Coronavirus 3CL-pro proteinase cleavage sites: Possible relevance to SARS virus pathology
Lars Kiemer, Ole Lund, Søren Brunak, and Nikolaj Blom
BMC Bioinformatics 2004, 5:72

PMID: 15180906         doi: 10.1186/1471-2105-5-72


Background: Despite the passing of a year since the first outbreak of SARS, efficient counter-measures are still few and many believe that the reappearance of SARS, which is caused by a coronavirus, is not unlikely. For other virus families like the picornaviruses it is known that pathology is related to proteolytic cleavage of host proteins by viral proteinases. Furthermore, several studies indicate that virus proliferation can be arrested using specific proteinase inibitors supporting the belief that proteinases are indeed important during infection. Prompted by this, we set out to analyse and predict cleavage by the coronavirus main proteinase using computational methods.

Results: We retrieved sequence data on seven fully sequenced coronaviruses and identified the main 3CL proteinase cleavage sites in polyproteins using alignments. A neural network was trained to recognise the cleavage sites in the genomes obtaining a sensitivity of 87.0% and a specificity of 99.0%. Several proteins known to be cleaved by other viruses were submitted to prediction as well as proteins suspected relevant in coronavirus pathology. Cleavage sites were predicted in proteins such as the cystic fibrosis transmembrane conductance regulator (CFTR), transcription factors CREB-RP and OCT-1, and components of the ubiquitin pathway.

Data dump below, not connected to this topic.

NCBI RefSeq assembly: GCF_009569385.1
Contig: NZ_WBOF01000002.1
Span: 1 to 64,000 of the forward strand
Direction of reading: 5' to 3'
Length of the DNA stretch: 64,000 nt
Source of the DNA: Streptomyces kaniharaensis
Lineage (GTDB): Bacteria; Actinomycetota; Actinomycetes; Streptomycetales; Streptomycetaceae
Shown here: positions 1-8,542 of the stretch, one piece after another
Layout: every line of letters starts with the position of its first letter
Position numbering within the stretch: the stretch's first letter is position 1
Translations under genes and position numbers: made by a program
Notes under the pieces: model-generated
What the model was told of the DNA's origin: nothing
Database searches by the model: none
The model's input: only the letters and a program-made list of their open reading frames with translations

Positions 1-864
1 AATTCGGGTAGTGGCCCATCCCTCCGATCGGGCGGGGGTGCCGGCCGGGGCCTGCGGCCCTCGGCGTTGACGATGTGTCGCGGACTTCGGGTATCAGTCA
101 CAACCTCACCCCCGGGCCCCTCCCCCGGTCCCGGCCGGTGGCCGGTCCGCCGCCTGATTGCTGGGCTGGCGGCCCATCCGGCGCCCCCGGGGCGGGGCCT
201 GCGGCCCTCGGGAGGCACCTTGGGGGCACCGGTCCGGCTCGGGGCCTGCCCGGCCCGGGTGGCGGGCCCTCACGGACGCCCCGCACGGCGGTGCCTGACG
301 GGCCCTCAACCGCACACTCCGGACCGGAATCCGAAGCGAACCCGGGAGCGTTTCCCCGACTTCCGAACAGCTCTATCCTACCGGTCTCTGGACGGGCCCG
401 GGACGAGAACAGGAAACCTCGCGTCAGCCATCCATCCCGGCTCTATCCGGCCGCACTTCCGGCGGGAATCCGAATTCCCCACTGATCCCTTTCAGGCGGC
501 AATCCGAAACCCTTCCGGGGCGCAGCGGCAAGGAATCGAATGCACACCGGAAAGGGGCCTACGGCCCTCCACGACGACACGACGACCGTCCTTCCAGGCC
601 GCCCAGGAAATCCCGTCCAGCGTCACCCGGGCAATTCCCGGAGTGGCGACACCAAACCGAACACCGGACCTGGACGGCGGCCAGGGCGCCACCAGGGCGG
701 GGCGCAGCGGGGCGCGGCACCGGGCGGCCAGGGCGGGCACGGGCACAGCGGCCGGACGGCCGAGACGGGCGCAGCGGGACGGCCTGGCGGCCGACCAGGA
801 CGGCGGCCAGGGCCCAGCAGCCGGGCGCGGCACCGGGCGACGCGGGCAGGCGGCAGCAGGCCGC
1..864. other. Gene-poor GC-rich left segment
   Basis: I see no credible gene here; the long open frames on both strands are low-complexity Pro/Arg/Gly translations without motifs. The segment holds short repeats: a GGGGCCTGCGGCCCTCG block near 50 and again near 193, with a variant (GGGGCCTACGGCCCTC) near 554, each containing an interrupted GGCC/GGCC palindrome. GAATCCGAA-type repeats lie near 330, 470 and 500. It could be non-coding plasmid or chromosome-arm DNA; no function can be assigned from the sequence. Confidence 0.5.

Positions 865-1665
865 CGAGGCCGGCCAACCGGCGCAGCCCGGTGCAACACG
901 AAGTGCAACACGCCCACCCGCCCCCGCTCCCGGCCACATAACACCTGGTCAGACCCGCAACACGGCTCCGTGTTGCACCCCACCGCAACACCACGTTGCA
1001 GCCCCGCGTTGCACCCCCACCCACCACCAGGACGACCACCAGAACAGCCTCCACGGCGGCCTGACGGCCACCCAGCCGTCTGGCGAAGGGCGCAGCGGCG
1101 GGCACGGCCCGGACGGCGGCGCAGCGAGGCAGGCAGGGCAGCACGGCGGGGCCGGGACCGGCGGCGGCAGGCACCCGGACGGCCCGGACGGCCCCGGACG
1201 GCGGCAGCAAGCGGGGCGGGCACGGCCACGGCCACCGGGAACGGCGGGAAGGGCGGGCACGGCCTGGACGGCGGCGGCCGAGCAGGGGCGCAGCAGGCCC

Conclusion: Our prediction method NetCorona predicts coronavirus cleavage sites with high specificity and several potential cleavage candidates were identified which might be important to elucidate coronavirus pathology. Furthermore the method might assist in design of proteinase inhibitors for treatment of SARS and possible future diseases caused by coronaviruses.